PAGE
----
Scientists use radiography to understand the evolution of liquid and solid microjets

July 28, 2021- 
Lawrence Livermore National Laboratory (LLNL) scientists have experimentally tested the predictions of a 2020 study that computationally investigated the effect of melting on shock driven metal microjets. That earlier work predicted that melting the base material does not necessarily lead to a substantial increase in jet mass. The LLNL team confirmed the predictions of microjet...

LLNL and collaborators improve electrochemical reactor performance through 3D printing

July 20, 2021- 
Lawrence Livermore National Laboratory (LLNL) scientists and their collaborators are leveraging the power of 3D printing to improve the performance of electrochemical reactors used to convert carbon dioxide (CO2) to useful energy sources, chemicals and material feedstocks. Working under a cooperative research and development agreement (CRADA) with Stanford University and oil and gas...

Watching subsurface defects as they move

July 14, 2021- 
A Lawrence Livermore National Laboratory (LLNL) scientist and collaborators have demonstrated the first ever “defect microscope” that can track how populations of defects deep inside macroscopic materials move collectively. The research, appearing today in Science Advances, shows a classic example of a dislocation (line defect) boundary, then demonstrates how these same defects move...

A few common bacterial groups gobble up the majority of carbon in soil

July 13, 2021- 
Just a few bacterial groups found in ecosystems across the planet are responsible for more than half of carbon cycling in soils, according to new findings from researchers at Lawrence Livermore National Laboratory (LLNL) and Northern Arizona University, published in Nature Communications. The new research suggests that despite the diversity of microbial taxa found in wild soils...

It’s no drag: New heavy vehicle design increases fuel efficiency, cuts carbon emissions

July 1, 2021- 
Reshaping the exterior of heavy vehicles, such as semitrucks, so that they are aerodynamically integrated along their entire length in a smooth, continuous fashion could reduce drag, increase fuel efficiency and cut carbon emissions. Using wind tunnel measurements and computational fluid dynamics simulations, Lawrence Livermore National Laboratory (LLNL) engineers have demonstrated...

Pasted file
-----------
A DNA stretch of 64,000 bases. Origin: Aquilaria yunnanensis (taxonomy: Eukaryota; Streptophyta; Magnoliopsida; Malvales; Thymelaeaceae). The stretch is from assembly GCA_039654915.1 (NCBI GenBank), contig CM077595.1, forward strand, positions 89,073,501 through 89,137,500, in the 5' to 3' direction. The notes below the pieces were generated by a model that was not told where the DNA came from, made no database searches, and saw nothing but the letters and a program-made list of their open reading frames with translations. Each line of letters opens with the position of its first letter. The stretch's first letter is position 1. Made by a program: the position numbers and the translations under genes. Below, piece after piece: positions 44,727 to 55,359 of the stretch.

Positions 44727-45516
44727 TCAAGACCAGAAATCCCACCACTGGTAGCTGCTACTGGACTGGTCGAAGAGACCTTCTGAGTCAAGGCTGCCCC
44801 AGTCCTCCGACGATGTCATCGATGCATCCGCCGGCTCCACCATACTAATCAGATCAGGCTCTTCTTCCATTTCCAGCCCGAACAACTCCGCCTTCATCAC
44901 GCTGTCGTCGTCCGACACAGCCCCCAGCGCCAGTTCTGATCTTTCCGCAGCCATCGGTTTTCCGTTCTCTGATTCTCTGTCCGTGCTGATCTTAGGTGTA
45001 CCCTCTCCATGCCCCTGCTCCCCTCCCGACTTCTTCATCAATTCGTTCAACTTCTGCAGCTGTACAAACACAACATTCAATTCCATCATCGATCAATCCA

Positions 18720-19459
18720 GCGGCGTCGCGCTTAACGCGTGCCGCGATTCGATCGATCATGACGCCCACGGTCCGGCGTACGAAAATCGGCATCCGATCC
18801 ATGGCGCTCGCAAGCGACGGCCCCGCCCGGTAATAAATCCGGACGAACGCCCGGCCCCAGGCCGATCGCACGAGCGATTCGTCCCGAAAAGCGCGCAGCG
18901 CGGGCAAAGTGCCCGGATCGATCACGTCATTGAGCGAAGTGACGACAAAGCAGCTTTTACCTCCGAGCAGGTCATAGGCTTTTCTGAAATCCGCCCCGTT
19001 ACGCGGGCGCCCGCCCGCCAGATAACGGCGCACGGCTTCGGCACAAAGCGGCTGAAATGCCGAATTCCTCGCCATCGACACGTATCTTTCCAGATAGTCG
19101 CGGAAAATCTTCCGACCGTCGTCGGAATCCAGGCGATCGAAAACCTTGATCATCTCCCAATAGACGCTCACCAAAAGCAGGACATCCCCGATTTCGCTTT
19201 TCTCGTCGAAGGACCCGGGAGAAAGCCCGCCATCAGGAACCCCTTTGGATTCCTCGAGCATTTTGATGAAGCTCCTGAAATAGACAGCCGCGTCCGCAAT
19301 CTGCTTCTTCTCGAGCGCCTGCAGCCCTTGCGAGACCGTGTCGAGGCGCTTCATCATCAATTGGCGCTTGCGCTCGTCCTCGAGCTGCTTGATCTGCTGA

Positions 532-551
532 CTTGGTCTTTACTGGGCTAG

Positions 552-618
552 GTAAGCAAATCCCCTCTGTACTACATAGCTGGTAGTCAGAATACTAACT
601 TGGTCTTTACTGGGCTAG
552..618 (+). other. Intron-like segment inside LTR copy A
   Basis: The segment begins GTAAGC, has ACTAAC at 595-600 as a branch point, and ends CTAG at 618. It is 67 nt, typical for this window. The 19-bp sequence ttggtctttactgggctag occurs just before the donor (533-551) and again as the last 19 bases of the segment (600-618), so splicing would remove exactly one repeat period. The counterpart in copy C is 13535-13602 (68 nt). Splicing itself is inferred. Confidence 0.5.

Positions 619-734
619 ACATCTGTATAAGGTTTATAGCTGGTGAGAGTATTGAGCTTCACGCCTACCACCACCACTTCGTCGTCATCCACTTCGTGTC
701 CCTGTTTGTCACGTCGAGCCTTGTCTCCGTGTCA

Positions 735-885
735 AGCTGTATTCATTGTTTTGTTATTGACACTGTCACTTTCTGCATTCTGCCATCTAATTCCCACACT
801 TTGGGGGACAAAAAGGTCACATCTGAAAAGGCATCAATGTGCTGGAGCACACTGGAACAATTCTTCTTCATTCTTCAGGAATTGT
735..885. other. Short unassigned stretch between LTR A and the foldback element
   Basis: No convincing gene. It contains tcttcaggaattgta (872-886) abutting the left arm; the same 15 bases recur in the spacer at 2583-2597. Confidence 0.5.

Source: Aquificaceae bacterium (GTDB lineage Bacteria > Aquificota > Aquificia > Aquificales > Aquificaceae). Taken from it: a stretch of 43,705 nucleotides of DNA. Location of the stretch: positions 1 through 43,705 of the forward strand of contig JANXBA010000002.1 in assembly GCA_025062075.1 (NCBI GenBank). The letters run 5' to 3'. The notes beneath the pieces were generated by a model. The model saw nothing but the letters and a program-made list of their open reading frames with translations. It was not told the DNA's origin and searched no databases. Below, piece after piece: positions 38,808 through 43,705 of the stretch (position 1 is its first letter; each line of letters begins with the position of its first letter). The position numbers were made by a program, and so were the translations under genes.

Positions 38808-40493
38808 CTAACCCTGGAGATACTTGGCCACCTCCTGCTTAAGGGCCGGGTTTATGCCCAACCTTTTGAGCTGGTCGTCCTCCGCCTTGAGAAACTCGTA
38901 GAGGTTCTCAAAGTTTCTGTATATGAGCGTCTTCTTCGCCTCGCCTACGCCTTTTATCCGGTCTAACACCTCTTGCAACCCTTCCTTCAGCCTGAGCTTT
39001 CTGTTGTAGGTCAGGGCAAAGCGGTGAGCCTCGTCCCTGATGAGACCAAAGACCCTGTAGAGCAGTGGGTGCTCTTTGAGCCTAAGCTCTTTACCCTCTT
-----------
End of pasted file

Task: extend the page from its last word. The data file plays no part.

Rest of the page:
Taking cues from nature, breakthrough ‘cellular fluidics’ technology could have sweeping impacts

June 30, 2021- 
Inspired by the way plants absorb and distribute water and nutrients, Lawrence Livermore National Laboratory (LLNL) researchers have developed a groundbreaking method for transporting liquids and gases using 3D-printed lattice design and capillary action phenomena. In a paper published today in Nature and featured on the publication’s cover, LLNL researchers describe 3D-printed micro...

LLNL’s Bill Pitz earns Department of Energy lifetime distinguished achievement award

June 29, 2021- 
Lawrence Livermore National Laboratory (LLNL) engineer Bill Pitz has earned a lifetime distinguished achievement award from the Department of Energy’s Vehicle Technologies Office (DOE VTO) for his significant contributions to the field of chemical kinetics. Pitz, along with retiree Charles Westbrook, produced a chemical kinetic study of fuel additives for engine knock in spark ignition...

Scientists create a novel instrument to probe thermal states of extreme matter on Earth

June 23, 2021- 
Scientists at Lawrence Livermore National Laboratory (LLNL) have collaborated with Princeton Plasma Physics Laboratory (PPPL) to design a novel X-ray crystal spectrometer to provide high-resolution measurements of a challenging feature of high energy density (HED) matter produced by National Ignition Facility (NIF) experiments. The work is featured in a paper in the Review of Scientific...

LLNL/Tyvak space telescope goes into orbit

June 17, 2021- 
Thousands of images of Earth and space have been taken by a compact space imaging payload developed by Lawrence Livermore National Laboratory (LLNL) researchers and its collaborator Tyvak Nano-Satellite Systems. Known as GEOStare2, the payload has two space telescopes that together have taken more than 4,500 pictures for space domain awareness, astronomy and Earth observations that have...

Research highlights techniques for studying materials under extreme conditions

June 16, 2021- 
The properties of materials under extreme conditions are of key interest to a number of fields, including planetary geophysics, materials science and inertial confinement fusion (ICF). In geophysics, the equation of state of planetary materials such as hydrogen and iron under ultrahigh pressure and density will provide a better understanding of their formation and interior structure. I...